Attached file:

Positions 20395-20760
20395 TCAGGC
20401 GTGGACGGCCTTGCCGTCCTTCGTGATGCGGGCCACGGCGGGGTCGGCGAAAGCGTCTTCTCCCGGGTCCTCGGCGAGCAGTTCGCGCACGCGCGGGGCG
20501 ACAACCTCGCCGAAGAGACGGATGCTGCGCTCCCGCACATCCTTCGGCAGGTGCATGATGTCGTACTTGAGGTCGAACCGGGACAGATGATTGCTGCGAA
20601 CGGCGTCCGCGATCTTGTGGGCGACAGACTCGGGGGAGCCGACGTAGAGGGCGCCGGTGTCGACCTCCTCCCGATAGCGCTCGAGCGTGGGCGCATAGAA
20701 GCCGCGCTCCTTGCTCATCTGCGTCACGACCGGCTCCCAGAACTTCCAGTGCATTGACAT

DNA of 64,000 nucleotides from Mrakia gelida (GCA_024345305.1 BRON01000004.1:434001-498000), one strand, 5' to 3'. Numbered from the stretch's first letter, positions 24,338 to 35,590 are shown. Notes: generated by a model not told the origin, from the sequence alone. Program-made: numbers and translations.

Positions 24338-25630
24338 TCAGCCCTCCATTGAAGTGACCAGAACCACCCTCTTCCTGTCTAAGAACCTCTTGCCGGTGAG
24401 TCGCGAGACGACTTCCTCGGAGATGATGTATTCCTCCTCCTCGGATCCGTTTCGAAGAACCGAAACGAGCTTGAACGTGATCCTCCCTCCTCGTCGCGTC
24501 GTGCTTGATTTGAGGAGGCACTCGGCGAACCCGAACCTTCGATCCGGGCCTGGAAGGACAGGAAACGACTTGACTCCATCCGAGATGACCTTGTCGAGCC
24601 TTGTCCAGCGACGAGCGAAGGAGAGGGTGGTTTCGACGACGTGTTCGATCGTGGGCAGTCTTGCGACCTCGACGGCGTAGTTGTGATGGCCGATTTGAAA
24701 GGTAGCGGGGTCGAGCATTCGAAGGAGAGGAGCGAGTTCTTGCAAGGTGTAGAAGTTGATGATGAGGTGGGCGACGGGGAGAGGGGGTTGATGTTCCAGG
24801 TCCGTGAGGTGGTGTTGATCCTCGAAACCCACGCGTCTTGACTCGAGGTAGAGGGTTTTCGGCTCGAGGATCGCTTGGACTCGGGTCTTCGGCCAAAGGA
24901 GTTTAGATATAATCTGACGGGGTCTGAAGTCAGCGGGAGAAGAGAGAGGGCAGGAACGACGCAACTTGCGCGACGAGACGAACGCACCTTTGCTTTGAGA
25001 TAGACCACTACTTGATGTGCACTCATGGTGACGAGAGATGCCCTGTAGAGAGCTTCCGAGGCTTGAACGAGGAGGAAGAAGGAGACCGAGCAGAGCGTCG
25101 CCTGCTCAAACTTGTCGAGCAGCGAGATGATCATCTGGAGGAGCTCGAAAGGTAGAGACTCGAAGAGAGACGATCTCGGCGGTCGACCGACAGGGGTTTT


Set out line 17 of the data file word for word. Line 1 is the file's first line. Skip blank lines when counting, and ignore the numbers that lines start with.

25101 CCTGCTCAAACTTGTCGAGCAGCGAGATGATCATCTGGAGGAGCTCGAAAGGTAGAGACTCGAAGAGAGACGATCTCGGCGGTCGACCGACAGGGGTTTT